Detroit area housing market hits new heights
The median sales price of homes and condominiums in Metro Detroit hit an eight-year high of $165,000 in May, while total sales of residential properties jumped by 8 percent compared with a year ago, according to data by Farmington Hills-based Realcomp II Ltd.
The sales figures continue to show the new normal in the Metro Detroit housing market: prices steadily climbing as inventory remains far below pre-recession levels.
The result is that home buyers often find themselves in bidding wars over properties, said Patrick Carolan, a realtor for Coldwell Banker Weir Manuel in Birmingham.
“It is competitive, lots of overbids, lots of multiple offer situations,” Carolan said.
Like many realtors, Carolan said it’s too hard to predict more inventory will come online.
“If it was going to change this year, it would have probably already happened,” he said. “It’s my sense, many people are not underwater anymore but still not ready to make a move. But things continue to improve.”
The region’s median sales price of $165,000 hasn’t been that high since at least January 2009, when Realcomp began to collect monthly data for the region of Wayne, Oakland, Macomb and Livingston counties. Metro Detroit came close to this price last July when the median price hit $164,000.
At the bleakest point of the mortgage crisis — when foreclosures flooded the market with 39,500 properties for sale — Metro Detroit’s median price sank to $38,000 in March 2009, according to Realcomp.
For the past several years, scarce inventory has plagued the market. Last month, there were 13,363 properties for sale — a 17.1 percent drop from May 2015. Sales were up last month to 4,925, compared with 4,561 in May 2015, an 8 percent improvement.
■In Oakland County, May’s median price was $208,000, up 6.3 percent from May 2015. Sales increased to 1,845, for a 7.5 percent gain. Inventory shrank by 11.9 percent, to 5,190 properties.
■In Macomb County, May’s median price was $140,000, up 3.8 percent from May 2015. Sales climbed to 1,101, an 8.4 percent improvement, but inventory plunged to 2,170, down 29.2 percent.
■In Wayne County, May’s median price was $118,000, up 3.1 percent from May 2015. The number of sales increased by 9.8 percent, to 1,685. Inventory shrank by 15.3 percent, down to 5,123.
■In Livingston County, May’s median price was $216,750, up less than 1 percent from May 2015. The number of sales essentially was flat at 294, but inventory shrank by 20.5 percent, to 875 properties.
Inventory remains low for a number of reasons. The number of new homes built in southeast Michigan since the Great Recession has been far below the 40-year-average of about 10,000 new housing permits a year. The Home Builders Association of Southeastern Michigan predicts a little more than 3,000 new housing permits from March to August this year.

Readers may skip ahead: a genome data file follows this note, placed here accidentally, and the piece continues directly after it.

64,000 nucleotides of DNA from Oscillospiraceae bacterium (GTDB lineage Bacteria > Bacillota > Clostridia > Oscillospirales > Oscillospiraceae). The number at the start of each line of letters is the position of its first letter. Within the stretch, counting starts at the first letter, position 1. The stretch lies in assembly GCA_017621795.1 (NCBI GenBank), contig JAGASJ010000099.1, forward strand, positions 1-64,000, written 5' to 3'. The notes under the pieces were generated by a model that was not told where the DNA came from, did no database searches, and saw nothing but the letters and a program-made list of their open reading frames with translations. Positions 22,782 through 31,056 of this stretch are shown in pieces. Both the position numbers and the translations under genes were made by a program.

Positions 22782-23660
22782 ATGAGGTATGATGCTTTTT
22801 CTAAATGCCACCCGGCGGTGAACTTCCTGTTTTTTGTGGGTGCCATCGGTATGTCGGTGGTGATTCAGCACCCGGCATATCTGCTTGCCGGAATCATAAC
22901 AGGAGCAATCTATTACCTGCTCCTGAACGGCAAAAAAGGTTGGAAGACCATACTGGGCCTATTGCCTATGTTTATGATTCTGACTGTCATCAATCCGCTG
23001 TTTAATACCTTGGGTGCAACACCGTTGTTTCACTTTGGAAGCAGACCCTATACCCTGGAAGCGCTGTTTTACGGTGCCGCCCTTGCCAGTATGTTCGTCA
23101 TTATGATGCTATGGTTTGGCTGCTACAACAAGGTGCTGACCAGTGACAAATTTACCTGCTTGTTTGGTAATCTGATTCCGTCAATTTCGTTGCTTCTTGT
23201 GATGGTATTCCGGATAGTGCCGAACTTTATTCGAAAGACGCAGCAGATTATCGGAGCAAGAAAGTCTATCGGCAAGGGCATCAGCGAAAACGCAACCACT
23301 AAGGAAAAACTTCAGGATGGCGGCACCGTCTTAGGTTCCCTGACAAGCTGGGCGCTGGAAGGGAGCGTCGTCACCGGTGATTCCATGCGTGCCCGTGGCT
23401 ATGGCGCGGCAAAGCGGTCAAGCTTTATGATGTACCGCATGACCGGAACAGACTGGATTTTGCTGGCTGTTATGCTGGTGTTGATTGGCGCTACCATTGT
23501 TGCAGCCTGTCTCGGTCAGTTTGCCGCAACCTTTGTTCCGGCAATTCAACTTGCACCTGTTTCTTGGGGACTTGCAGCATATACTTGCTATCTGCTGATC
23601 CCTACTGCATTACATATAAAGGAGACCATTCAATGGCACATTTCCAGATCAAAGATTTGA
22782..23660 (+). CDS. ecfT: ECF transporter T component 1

Another reason for low inventory is that many current homeowners will lose money if they sell. Data shows that about 21 percent of Metro Detroit home owners are underwater — meaning the amount owed on their mortgages is higher than the value of their home — though that percentage has been steadily dropping for three years.
In Detroit, most sales are still made in cash, because the ability to get a mortgage is limited.
The Metro Detroit housing market mirrors national trends.
“Americans are concerned about this widening inequality” of wealth, Lawrence Yun, chief economist of National Association of Realtors, said as part of a recent survey. “One of the contributors is that the home ownership rate is at a 50-year low. For most middle-class families, they have always perceived housing equity as their main source of wealth building. But fewer people are participating in home ownership, particularly among the younger generation, and that is tied to student debt, at least according to our survey.”
Earlier this year, Detroit launched a $40 million program that aims to create 1,000 new home mortgages in the city. With Detroit Home Mortgage, qualifying borrowers will get a first mortgage for the appraised value of the home, and a second mortgage up to $75,000 to fill the gap between the appraised value and sale price, and/or the cost of renovations. The website DetroitHomeMortgage.org launched earlier this year.
Detroit Mayor Duggan said earlier this year only 500 home mortgages were granted out of 3,000 homes sold in Detroit last year. Other data, including reports from the real estate research firm RealtyTrac, shows about 2,000 mortgages were approved last year for single-family homes and condominiums. But no one denies that getting a mortgage in Detroit is very difficult.
“It is absolutely depressing the property values and the comeback of our city,” Duggan said during the launch of the Detroit mortgage program. “The reason has nothing to do with credit scores and income. It is 100 percent a problem with appraisals.”
Appraisals — the independent evaluation of what a home is worth — have become a major stumbling block because of the high number of foreclosures. That means appraisals are often much lower than the sale prices, and that gap kills any chance for buyers to get a mortgage without increasing the size of their down payment. Federal law doesn’t allow banks to approve mortgages much higher than the appraised value of a home.